Mathilde Alanic: Shine! (part forty-five)
Annie walked up the rue de Rennes, coming to the post office. Inside, she asked that a call be put throught to Mme Fougerays. To her unspeakable relief, it was Christiane herself who answered.
“Good day, mademoiselle novelist! So! Yesterday, I respected your working hours.”
“And this morning I found your kind note. Do you remember your postscript?”
“Perfectly. I repeated my invitation, which you always shoo away. But I am tenacious.”
“What would you say if I took you seriously?”
Christiane, whose voice had been a little rude, answered with unmixed pleasure:
“I would be enchanted! I am never insincere. I’ve wanted for a long time to have you as a traveling companion. I’m certain we won’t bore each other. Do you mean to say you accept…you’ll come with me? I’ll delay my departure, then, if need be.”
“No, far from it! I will be ready on the day you name, which is…?”
“The morning after tomorrow night. I’ll reserve another place on the P. L. M.”
“I’m so grateful!”
“And I hardly dare believe it! The itinerary suits you? Our first stop at Menton?”
“Oh, very well! And because…it won’t matter. The important thing is that I leave. Please, for charity’s sake, don’t ask me. I’m ill, overcome. The doctor advises rest…that’s all that needs saying. You have offered to take me to the Midi. Your benevolence is well known, enough for it to seem plausible.”
“Ah. Count on my complete discretion. And shall I come see you this evening?”
“I’ll go to your house before dinner, instead. If you’re free, I’ll stay and talk. Otherwise, I’ll leave at once to begin preparing… This afternoon, I have to warn the Gazette Féminine, and meet with my editor.”
“Understood. Well! Until then!”
Returning to the street, Annie searched for a crémerie, where she could have a light meal, to avoid the fatigue of bearing up at the Bertrand table, with its desultory conversation, and even the solicitude of the kindhearted Winifred. When it seemed likely the most plaguing of gossips would be about their business, she returned alone to the boardinghouse. After, by dining with Christiane in the evening, she made herself invisible to the regulars of her house.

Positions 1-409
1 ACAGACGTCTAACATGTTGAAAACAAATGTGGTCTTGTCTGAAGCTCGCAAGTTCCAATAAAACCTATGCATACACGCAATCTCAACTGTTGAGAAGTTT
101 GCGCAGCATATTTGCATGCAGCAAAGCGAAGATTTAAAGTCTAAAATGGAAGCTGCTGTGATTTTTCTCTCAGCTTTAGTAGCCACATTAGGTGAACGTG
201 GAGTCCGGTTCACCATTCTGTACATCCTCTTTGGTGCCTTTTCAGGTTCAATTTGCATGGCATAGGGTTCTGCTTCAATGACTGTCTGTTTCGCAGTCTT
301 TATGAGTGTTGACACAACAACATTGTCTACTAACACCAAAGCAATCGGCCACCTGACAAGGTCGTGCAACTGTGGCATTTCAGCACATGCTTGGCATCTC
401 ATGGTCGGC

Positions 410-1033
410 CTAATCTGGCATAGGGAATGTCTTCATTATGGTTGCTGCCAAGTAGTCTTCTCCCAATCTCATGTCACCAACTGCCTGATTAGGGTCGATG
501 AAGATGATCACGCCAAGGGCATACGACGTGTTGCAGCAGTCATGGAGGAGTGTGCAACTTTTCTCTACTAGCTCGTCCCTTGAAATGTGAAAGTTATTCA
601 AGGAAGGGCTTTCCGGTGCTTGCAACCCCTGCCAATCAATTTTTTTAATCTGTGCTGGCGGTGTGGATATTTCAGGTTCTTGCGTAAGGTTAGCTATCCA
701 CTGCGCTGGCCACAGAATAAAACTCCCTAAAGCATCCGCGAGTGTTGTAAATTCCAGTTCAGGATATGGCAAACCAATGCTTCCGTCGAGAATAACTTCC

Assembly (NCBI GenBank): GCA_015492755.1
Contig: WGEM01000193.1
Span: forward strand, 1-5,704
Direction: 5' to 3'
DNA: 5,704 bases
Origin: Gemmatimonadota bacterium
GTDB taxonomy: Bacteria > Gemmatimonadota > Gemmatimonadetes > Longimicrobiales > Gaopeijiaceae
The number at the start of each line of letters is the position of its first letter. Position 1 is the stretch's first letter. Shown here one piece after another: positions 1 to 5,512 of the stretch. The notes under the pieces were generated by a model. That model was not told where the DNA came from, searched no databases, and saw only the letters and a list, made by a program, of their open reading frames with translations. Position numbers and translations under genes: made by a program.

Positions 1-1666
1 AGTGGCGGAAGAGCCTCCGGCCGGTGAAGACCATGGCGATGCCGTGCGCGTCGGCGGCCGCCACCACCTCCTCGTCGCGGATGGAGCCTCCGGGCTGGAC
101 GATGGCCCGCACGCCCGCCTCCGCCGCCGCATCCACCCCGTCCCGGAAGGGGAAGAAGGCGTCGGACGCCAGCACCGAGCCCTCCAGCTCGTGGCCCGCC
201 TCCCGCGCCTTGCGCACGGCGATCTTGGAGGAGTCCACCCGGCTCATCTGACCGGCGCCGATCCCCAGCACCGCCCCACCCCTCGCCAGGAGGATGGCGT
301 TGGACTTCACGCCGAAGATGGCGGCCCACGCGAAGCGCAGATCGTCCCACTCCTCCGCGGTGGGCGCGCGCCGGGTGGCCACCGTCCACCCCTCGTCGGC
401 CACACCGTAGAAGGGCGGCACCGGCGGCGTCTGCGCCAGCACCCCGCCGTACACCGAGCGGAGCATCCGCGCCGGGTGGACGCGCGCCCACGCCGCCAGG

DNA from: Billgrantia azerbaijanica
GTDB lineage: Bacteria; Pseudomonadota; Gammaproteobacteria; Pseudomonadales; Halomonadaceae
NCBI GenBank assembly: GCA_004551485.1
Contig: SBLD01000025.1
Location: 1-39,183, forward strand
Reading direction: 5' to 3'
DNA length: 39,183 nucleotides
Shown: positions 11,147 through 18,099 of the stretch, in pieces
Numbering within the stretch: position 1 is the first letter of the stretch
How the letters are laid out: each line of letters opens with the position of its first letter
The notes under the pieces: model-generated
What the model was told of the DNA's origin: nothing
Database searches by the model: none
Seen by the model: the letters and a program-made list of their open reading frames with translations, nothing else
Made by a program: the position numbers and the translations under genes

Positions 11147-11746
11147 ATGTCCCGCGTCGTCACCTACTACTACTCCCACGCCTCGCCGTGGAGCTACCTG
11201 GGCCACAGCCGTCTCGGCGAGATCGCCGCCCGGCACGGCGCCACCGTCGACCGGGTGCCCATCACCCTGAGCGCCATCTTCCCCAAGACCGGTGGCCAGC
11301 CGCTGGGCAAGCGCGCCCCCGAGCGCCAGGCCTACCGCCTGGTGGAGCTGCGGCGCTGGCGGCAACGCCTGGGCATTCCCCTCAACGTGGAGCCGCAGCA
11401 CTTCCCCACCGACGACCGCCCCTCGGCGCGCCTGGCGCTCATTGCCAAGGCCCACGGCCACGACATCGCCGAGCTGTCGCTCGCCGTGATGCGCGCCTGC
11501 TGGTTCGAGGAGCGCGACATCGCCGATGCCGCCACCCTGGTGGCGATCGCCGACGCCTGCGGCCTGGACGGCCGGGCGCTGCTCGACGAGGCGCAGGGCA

All who saw her the next day, her dark-circled eyes and sunken cheeks, found the plan easy to approve. Annie’s quick exit and sojourn in the Midi were matters of health. Winifred helped to clear her dresser, shelves, and wardrobe, and pack her belongings. Her unfinished manuscript, safe in its sack, Annie tucked inside a jewelry case.
But as she replaced her family papers in their box, to be left in Winifred’s care, her fingers grazed a hard object, the glass of a little picture frame. It was the portrait of Alain Le Goël, the reprobate, the outcast.
She took up the poor photo and considered it with a singular feeling of melancholy and remorse. “Father, I was too absolute! I wanted to hate you… I didn’t know! I didn’t know how destroying temptation can be! I pity you now, for being weak. When I was a child, you hurt me, but your example protected me, too. I forgive you. Please forgive me. You cried for what you’d done, at the hour of your death. Come with me in exile!”
The following day passed punishingly, unreal as a fevered dream, where one is seen passive in the midst of traps and humiliations. Her last morning, Annie rid herself of dutiful formality, the task avoided until then. She composed a pneumatic telegram, addressed to Mme and M. Conan.
The suddenness of my decision will surprise you. I have been ill, and have remained nearly confined, these last two days. The doctor, who saw me yesterday, has ordered immediate rest, and if possible, a stay in a sunny country. The always excellent Mme Fougerays has proposed that I travel with her, but she leaves this evening. I would be afraid to travel alone, so this chance I could not have hoped for, I must take. I am too exhausted to go to you, to ask my leave in person. Excuse this! I beg all your indulgence in offering to you my most respectful sentiments, my devotion, and infinite gratitude!
She could well picture Mme Conan prostrating herself at this whirlwind departure, crying ingratitude certainly, and rude manners…
But he, he would understand.
And yet he would not guess the wrenching pain that made her vacillate at the open box, at dropping inside this thin sheet of paper—
To finish, all, between herself and one she would have sacrificed her life for.
(2021, translation, Stephanie Foster; 1922, Mathilde Alanic, Rayonne!)